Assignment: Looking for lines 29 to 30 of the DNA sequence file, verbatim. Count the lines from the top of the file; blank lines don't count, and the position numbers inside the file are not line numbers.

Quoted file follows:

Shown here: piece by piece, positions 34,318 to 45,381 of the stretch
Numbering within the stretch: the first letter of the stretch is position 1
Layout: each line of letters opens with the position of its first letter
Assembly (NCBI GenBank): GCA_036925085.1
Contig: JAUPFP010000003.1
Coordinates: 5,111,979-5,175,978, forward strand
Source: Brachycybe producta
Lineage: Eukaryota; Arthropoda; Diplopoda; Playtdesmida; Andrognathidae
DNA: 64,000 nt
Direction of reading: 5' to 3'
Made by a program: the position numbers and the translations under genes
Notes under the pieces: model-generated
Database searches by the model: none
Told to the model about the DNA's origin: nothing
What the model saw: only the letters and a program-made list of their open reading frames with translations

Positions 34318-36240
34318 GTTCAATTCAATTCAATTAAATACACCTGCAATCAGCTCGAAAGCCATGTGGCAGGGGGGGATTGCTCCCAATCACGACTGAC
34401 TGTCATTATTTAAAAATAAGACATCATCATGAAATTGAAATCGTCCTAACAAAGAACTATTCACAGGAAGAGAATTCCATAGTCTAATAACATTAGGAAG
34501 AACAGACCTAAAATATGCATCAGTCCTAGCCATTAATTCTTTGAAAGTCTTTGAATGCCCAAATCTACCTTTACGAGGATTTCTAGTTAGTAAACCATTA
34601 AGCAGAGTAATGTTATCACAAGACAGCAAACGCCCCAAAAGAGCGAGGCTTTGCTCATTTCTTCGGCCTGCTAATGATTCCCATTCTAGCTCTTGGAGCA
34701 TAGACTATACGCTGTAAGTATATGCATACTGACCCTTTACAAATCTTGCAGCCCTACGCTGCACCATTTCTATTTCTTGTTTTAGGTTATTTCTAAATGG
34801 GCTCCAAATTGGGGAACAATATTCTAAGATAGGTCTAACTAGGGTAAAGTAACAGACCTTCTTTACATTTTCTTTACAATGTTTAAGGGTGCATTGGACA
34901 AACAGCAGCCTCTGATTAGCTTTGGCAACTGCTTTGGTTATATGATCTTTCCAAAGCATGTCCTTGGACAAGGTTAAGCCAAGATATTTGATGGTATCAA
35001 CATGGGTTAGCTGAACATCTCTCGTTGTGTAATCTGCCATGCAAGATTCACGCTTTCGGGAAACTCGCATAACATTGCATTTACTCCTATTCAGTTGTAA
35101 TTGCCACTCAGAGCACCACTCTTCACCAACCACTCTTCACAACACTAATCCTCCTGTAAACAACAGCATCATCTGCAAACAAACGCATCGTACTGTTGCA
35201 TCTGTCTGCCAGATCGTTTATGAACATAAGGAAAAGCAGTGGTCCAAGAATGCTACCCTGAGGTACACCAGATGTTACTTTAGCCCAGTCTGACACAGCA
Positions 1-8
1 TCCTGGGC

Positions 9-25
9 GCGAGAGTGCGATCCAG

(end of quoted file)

Positions 9-25
9 GCGAGAGTGCGATCCAG